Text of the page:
Ash Wednesday marks the beginning of the Season of Lent. But Ash Wednesday isn’t its proper name. Its official name is the Day of Ashes. We call it Ash Wednesday simply because forty days before Good Friday always falls on a Wednesday.
The word Lent in Latin means ‘spring’ – the season of new life and of growth out of the darkness and dormancy of winter. Lent provides a focus to practice some form of abstinence or to commit themselves to a less indulgent lifestyle – especially after the excesses of the Christmas season.
Lent, for most of us, involves taking a break from such things as: Chocolate; Alcohol; TV. For others, Lent is a time for ‘navel gazing’ and truthful honesty about the state of their lives. For others, Lent is a time for nurturing the spiritual side of their lives. You might be interested in reading Lent: Self Examination and Confession
Part of the Liturgy we use on Ash Wednesday includes these words:
For these forty days you lead us into the desert of repentance that through a pilgrimage of prayer and discipline we may grow in grace and learn to be your people once again. Through fasting, prayer and acts of service, you bring us back to your generous heart. Through study of your holy word you open our eyes to your presence in the world and free our hands to welcome others into the radiant splendour of your love.
On Ash Wednesday many Christians receive the mark of the cross made with ash (usually the ashes from the burning of Palm Crosses leftover from the previous year). And, whilst they may be just a few ashes, they mean a lot more. Ashes, in the Bible. were often a sign of mourning and grief, but they are also a sign of repentance and penitence and when people are seeking God’s forgiveness. They are a symbol of our need for God. They are a way of showing on the outside what is happening on the inside.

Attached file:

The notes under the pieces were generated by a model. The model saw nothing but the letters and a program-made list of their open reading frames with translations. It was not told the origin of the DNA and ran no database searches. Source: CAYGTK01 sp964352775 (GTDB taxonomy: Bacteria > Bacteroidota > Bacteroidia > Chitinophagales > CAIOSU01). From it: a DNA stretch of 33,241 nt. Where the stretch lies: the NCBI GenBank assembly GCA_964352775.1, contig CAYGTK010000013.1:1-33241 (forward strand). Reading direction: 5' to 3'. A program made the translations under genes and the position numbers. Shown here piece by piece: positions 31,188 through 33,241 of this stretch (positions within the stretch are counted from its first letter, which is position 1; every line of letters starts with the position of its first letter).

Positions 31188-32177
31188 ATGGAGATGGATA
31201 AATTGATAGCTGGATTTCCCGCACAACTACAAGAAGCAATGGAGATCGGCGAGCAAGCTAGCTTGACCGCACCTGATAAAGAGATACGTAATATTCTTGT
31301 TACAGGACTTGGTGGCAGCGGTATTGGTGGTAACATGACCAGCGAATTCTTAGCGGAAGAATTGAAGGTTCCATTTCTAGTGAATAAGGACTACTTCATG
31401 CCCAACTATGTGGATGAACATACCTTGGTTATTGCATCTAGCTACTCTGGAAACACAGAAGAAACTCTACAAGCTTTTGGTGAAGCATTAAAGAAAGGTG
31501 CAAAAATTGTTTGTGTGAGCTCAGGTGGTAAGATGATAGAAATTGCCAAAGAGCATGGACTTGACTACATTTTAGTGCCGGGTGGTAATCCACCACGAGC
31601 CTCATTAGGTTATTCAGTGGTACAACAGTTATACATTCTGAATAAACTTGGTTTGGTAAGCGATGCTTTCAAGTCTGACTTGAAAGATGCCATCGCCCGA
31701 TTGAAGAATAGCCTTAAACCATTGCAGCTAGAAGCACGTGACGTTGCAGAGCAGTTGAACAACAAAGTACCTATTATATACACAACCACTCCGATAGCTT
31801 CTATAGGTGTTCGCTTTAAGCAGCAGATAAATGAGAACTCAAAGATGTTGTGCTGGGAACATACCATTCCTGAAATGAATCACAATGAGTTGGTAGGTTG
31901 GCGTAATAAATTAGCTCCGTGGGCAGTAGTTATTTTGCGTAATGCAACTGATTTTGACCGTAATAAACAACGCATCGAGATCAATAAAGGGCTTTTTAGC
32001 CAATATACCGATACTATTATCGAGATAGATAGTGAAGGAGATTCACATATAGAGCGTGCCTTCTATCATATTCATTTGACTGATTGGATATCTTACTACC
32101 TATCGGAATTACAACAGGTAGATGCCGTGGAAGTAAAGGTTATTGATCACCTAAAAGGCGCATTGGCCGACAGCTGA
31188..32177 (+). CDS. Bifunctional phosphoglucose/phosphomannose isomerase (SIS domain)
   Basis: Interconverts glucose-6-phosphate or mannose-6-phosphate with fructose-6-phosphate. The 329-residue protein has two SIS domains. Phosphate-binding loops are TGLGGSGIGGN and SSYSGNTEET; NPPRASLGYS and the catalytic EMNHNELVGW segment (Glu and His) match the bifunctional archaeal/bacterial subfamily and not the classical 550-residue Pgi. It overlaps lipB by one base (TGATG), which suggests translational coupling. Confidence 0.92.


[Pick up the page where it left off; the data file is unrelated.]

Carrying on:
When the sign of the cross is made these words are said; ‘Remember you are dust and to dust you shall return. This is based on God’s words to Adam in Genesis 3 and Abraham’s confession in Genesis 18:27: I am nothing but dust and ashes. This reminds us that, without the breath or Spirit of God moving in us, we are like ashes.
Mothering Sunday marks a break from the Lenten fast. Mothering Sunday always falls on the 4th Sunday of Lent and it was introduced so that Christians could share a celebration meal at home – as well as returning to their mother church for the occasion – before continuing their Lenten fast leading up to Holy Week.
Jesus’ Lenten focus was the renewal of peoples lives and to align them with the values of the Kingdom of God and, given the constant stream of depressing stories of political unrest, violence and sectarianism, storms Caira and Dennis, even the Coronavirus, on our news programmes and in our newspapers, I’m sure you’d agree that the world is in need of renewal.
The prophet Joel encouraged God’s people to recall their true vocation. A vocation to reveal the compassionate, justice seeking God to the world around. The failure of the people of Judah and Jerusalem to actively seek the renewal of the world had caused other nations to ask: ‘Where is their God?’
I simply cannot understand how somebody can be a spiritual being and not be actively involved in the transformation of the world.
Rabbi Michael Lerner
What a challenge to us.
Have you ever considered that Lent is a time of transformation rather than abstinence? And, whilst not one of us would ever lay claim to be able to change the world, each of us can change the world in which we live by doing something a little different this Lent by Fasting AND Feasting. For example:
And so, I could go on … why not add to these or make up your own list?
May God’s richest blessing be upon you and your family as you FAST and FEAST this Lenten season.